The other cases studied by this method showed a similar relationship between protein need and body weight, and convinced us that nitrogen balance could be safely maintained by feeding 0.66 gm. of protein per kilogram of body weight in the diabetic as in the normal man. This makes any argument on this score against our high fat, low protein diet, untenable. A diabetic diet, in order to be satisfactory, must be capable of enabling the patient to lead a moderately active life for an indefinite period. As has already been pointed out, the severe diabetic may be kept sugar free by a sufficient reduction of his total caloric intake, but it is frequently necessary to reduce the total calories so much when protein is used as the chief source of energy that such patients suffer from slow starvation, and are quite incapable of earning a livelihood—indeed many of them may be said to merely exist. From the point of view of the patient, who does not fully appreciate the dangers of continued hyperglycemia, such a situation is a poor exchange for that which he had before treatment. While our experience with the high fat diet has been brief in relation to the chronicity of the disease and we are not in a position to discuss the eventual results of our diet, we are, nevertheless, greatly impressed by the excellent condition of our patients months after leaving the clinic. The strength and capacity for work of some of our younger patients is astonishing to one who has seen many severe diabetics treated by the older methods. We cite a few cases as examples of this point.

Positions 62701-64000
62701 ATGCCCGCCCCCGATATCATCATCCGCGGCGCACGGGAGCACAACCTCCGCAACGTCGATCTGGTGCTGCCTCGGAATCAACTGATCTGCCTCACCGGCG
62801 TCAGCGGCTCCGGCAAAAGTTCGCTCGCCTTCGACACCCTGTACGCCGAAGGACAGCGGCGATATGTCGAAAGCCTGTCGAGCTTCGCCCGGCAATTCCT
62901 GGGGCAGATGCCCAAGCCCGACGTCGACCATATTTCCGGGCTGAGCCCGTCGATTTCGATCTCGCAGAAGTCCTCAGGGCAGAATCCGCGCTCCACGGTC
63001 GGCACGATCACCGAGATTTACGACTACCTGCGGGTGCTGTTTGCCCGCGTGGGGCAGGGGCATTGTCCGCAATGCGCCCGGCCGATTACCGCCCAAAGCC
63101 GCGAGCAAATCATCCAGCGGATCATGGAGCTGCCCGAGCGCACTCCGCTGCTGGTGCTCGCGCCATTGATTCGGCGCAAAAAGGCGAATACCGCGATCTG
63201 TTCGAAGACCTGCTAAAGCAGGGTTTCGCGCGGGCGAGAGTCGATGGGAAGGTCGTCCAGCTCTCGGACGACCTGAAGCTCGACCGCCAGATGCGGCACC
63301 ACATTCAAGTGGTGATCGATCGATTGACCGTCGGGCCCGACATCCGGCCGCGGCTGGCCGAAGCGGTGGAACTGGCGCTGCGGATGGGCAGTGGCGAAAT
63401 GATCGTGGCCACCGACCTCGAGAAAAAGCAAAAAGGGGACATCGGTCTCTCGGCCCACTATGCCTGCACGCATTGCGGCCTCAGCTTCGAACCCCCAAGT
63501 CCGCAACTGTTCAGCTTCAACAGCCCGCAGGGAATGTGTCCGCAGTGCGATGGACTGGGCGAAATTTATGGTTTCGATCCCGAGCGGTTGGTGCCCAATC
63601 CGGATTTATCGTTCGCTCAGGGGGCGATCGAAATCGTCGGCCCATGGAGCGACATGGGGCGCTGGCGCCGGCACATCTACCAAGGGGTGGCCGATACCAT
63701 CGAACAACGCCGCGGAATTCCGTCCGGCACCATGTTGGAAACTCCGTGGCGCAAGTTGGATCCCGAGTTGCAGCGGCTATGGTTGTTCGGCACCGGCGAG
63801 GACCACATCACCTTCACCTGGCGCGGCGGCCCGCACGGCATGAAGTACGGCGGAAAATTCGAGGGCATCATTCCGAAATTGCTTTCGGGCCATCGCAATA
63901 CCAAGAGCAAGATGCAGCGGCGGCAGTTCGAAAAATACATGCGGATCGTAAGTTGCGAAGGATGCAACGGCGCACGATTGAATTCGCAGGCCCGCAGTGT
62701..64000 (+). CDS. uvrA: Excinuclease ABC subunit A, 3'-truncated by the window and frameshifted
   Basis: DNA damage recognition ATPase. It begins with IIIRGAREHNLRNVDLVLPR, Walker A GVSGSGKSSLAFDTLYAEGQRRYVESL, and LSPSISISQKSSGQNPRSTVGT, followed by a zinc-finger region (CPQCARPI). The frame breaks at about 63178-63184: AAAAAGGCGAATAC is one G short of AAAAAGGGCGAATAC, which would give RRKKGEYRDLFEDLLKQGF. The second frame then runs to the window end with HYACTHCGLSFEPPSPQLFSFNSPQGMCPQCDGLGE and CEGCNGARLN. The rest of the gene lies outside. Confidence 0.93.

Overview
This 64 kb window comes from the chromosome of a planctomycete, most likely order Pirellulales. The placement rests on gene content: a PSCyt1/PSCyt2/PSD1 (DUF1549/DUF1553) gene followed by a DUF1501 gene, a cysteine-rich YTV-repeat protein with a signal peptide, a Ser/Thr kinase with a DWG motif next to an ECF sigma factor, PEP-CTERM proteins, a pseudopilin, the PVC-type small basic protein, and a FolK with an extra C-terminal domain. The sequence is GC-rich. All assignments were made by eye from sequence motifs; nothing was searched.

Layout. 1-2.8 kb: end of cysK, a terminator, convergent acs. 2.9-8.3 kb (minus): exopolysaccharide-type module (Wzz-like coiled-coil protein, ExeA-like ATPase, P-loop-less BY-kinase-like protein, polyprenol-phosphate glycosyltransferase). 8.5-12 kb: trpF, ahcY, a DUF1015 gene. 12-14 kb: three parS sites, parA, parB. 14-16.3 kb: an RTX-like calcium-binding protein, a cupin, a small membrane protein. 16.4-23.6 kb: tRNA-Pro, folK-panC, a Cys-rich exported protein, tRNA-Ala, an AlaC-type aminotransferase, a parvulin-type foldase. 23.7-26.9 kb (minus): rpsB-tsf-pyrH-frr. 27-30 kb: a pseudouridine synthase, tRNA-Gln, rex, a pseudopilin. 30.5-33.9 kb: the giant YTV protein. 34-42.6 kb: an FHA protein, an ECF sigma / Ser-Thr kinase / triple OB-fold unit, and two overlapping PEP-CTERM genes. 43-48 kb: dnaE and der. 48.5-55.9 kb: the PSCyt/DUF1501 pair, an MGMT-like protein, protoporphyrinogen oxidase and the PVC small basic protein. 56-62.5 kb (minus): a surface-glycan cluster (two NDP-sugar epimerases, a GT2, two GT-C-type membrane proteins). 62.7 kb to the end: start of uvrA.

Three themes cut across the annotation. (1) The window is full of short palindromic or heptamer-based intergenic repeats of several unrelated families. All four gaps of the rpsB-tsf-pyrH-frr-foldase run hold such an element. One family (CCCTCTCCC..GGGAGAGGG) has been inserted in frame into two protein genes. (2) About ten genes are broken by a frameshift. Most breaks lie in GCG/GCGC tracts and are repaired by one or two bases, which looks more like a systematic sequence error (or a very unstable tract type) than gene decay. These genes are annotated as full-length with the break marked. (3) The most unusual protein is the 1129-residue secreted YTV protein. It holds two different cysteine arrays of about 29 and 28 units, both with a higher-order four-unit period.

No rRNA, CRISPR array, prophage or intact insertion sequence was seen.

REPORT OF CASE Case 1 (No. 20-426).—A woman, aged 34 years, entered the clinic June 8 with a letter from her family physician in which he stated that he had been unable to render her urine free of sugar, even though he had starved her for nearly a week. She confirmed his story and said that she was so weak that she could hardly walk. She was immediately placed on our first high fat diet, containing 900 calories. It was not until June 25, that the last trace of sugar disappeared from her urine. The ferric chlorid test became negative June 29. July 1, her diet was increased to 1,400 calories, of which 140 gm. were fat, and July 9 it was again increased to 1,800 calories, of which 170 gm. were fat. During her last week in the hospital, she took a walk after each meal and stated that she had practically regained her normal strength. At no time after its first disappearance did glycosuria develop. She was discharged July 15 on the diet containing 1,800 calories, of which 170 gm. were fat, 40 gm. protein and 25 gm. were carbohydrate.